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River View Helps Teen Girls Who Struggle with Defiance Issues

Parents looking for positive ways to help a struggling young teen girl can learn about how we help students who display defiance issues, at our accredited boarding school near Austin, TX. 

Established in 1993, River View Christian Academy’s purpose is to provide a safe, structured, and supportive setting for struggling teenage girls, 12-17 years old. River View encourages positive change in girl students who have struggled academically due to negative influences or defiant behaviors.

River View is not a residential treatment center, or therapeutic boarding school, but we have found that a structured and caring environment can make an enormous difference in correcting behavioral issues among teenagers. River View understands that parents want to send a girl to a safe, monitored environment where she receives personal care, and guidance that helps heal emotional issues–whether brought on by trauma, foster care, adoption or victimization. 

And while the young teen girl enrolls our residential boarding school to improve her academics and learn positive life skills, River View Christian Academy also helps teen girls acting out defiance issues improve their mental and physical health. 

Call us to learn more: 1-800-494-2200


Dealing with Defiance in Young Girls and Teens

The question of how to handle defiant children is something most parents have struggled with at one point or another. Defiance in children is a common problem, especially in adolescents. It’s a normal part of a child’s development and can be expressed in behaviors such as talking back to or disobeying parents, teachers, and other adults.

Among school-age children, defiance will more likely take the form of arguing or not doing something you asked—or doing it very, very slowly—rather than a full-out tantrum (which is more likely to occur in younger children). Your child may be trying to exert control over a situation or declare their independence. They may be testing limits. Or they may be expressing dislike for a task like doing their chores.

When Defiance Isn’t What It Seems

In some cases, what appears to be defiance may simply be a child who’s dawdling because they are so focused on an activity. Understanding what’s behind your child’s behavior is an important part of addressing the problem.

Defiant behavior that persists for a prolonged period of time and interferes with a child’s performance at school and their relationships with family and friends can be a sign of something called oppositional defiant disorder, or ODD.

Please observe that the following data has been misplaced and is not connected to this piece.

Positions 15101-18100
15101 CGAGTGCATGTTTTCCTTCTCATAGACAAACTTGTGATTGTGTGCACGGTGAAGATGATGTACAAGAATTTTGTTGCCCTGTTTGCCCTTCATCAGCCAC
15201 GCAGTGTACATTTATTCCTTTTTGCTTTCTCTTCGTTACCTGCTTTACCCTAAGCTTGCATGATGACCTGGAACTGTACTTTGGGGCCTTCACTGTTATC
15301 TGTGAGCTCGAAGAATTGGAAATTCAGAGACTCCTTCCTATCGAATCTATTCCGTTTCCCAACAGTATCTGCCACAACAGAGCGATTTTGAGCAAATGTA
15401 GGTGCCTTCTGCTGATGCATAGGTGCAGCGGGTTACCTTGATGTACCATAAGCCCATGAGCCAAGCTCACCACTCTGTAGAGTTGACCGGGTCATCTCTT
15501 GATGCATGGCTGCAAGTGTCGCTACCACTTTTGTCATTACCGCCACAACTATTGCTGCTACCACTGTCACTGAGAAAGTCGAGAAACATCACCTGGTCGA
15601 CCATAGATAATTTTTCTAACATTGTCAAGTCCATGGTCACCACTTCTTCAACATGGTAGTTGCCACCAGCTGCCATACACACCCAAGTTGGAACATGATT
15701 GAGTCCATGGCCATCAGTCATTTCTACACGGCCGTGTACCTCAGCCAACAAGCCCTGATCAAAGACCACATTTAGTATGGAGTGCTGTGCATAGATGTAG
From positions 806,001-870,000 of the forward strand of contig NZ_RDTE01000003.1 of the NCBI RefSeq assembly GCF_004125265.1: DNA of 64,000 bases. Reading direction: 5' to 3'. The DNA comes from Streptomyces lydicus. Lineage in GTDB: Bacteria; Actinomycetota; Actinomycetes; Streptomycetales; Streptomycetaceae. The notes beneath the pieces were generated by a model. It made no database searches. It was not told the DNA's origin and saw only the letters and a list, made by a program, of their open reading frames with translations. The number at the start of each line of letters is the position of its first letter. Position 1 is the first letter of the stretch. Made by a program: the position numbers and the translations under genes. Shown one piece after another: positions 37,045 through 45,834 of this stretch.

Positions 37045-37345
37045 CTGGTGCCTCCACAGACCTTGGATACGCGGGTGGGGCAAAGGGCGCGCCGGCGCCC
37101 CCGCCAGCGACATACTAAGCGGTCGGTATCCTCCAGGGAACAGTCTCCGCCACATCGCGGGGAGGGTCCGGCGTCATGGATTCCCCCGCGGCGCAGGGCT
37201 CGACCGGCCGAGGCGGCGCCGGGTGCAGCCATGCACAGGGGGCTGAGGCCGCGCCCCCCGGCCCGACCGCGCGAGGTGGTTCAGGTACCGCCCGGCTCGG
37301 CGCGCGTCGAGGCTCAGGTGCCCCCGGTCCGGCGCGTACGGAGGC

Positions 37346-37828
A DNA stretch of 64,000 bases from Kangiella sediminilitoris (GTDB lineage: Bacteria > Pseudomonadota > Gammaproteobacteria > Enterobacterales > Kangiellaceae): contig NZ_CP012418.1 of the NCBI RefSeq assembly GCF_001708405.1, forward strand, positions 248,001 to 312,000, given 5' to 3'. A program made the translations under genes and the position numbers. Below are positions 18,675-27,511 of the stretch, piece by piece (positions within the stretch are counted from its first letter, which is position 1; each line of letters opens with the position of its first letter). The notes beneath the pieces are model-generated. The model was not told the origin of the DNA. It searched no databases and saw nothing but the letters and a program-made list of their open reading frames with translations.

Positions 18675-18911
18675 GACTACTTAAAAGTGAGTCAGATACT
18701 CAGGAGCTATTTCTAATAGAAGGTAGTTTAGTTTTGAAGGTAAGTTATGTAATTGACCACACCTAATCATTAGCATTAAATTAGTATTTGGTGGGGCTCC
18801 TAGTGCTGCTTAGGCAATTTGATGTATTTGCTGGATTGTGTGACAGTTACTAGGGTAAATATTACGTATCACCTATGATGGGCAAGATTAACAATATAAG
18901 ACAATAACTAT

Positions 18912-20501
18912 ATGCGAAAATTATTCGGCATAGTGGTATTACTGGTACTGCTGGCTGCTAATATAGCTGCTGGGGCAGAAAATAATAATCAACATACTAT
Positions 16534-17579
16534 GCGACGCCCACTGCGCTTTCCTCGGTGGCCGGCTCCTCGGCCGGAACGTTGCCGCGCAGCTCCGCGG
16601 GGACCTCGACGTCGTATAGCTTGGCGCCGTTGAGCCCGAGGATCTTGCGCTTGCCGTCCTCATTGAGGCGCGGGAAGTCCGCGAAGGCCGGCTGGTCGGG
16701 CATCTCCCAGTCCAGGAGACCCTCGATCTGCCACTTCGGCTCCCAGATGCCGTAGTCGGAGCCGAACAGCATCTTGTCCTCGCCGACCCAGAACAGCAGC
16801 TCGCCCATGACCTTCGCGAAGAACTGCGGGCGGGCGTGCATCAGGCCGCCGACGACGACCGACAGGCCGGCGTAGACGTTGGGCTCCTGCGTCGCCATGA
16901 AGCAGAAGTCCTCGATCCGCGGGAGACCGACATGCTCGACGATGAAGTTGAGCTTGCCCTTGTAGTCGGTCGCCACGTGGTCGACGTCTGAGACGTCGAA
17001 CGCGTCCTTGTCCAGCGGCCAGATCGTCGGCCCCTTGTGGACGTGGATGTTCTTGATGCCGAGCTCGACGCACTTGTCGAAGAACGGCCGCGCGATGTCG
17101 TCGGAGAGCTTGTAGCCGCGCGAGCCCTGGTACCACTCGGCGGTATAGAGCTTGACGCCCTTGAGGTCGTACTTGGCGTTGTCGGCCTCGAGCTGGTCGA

In children who have ODD, defiance is characterized by behaviors, such as temper tantrums or aggression, that often seem inappropriate for a child’s age. Children who have ODD may also exhibit other problems such as depression, anxiety, or ADHD.

 If you suspect that your child may have ODD, consult your child’s doctor or school counselor to get help and information.

Causes of Oppositional Defiant Disorder 

ODD is a behavioral disorder that results in defiance and anger against authority. It can affect a person’s work, school, and social life.

ODD affects between 1 and 16 percent of school age children. It’s more common in boys than girls. Many children start to show symptoms of ODD between the ages of 6 and 8 years.

There is no proven cause of ODD, but there are theories that can help identify potential causes. It’s thought a combination of environmental, biological, and psychological factors cause ODD. For example, it’s more common in families with a history of attention deficit hyperactivity disorder (ADHD).

One theory suggests ODD can begin to develop when children are toddlers, because children and adolescents with ODD show behaviors fairly typical of toddlers. This theory also suggests that the child or adolescent is struggling to become independent from parental or authority figures they were emotionally attached to.

It’s also possible that ODD develops as a result of learned behaviors, reflecting negative reinforcement methods some authority figures and parents use. This is especially true if the child uses bad behavior to get attention. In other cases, the child could adopt negative behaviors from a parent.

Other possible causes include:

certain personality traits, like being strong-willed

lack of positive attachment to a parent

significant stress or unpredictability in the home or daily life

River View Helps Girls Heal from Defiance Issues

We understand that parents can try to teach their children good ways to resolve open defiance at home, and at school. But some kids still continue to defy parents, siblings and friends.

One of the most important aspects of redirecting a teen who is struggling is for them to be in an environment that is structured with a routine schedule that they can count on. We believe in student boundaries in all areas of life. Another reason for our success over 25 years at River View Christian Academy is the high level of involvement of staff and parents.

Located on 45 acres in the beautiful hill country of central Texas,  River View’s girl students are also responsible for garden and animal chores, in addition to school and homework. Of course, there are fun school activities, as well as the amazing parks in the area.

We also provide nutritious meals, and healthy exercise and activities. We want each girl student to experience positive benefits of learning boundaries and responsibility, as well as improve her daily life in a challenging environment.

If you want to learn more about how we help young girls struggling with defiance issues at our ranch and Christian boarding school, please call 1-800-494-2200 now.


  1.  https://www.verywellfamily.com/how-to-handle-defiant-children-620106

2) https://www.healthline.com/health/oppositional-defiant-disorder#causes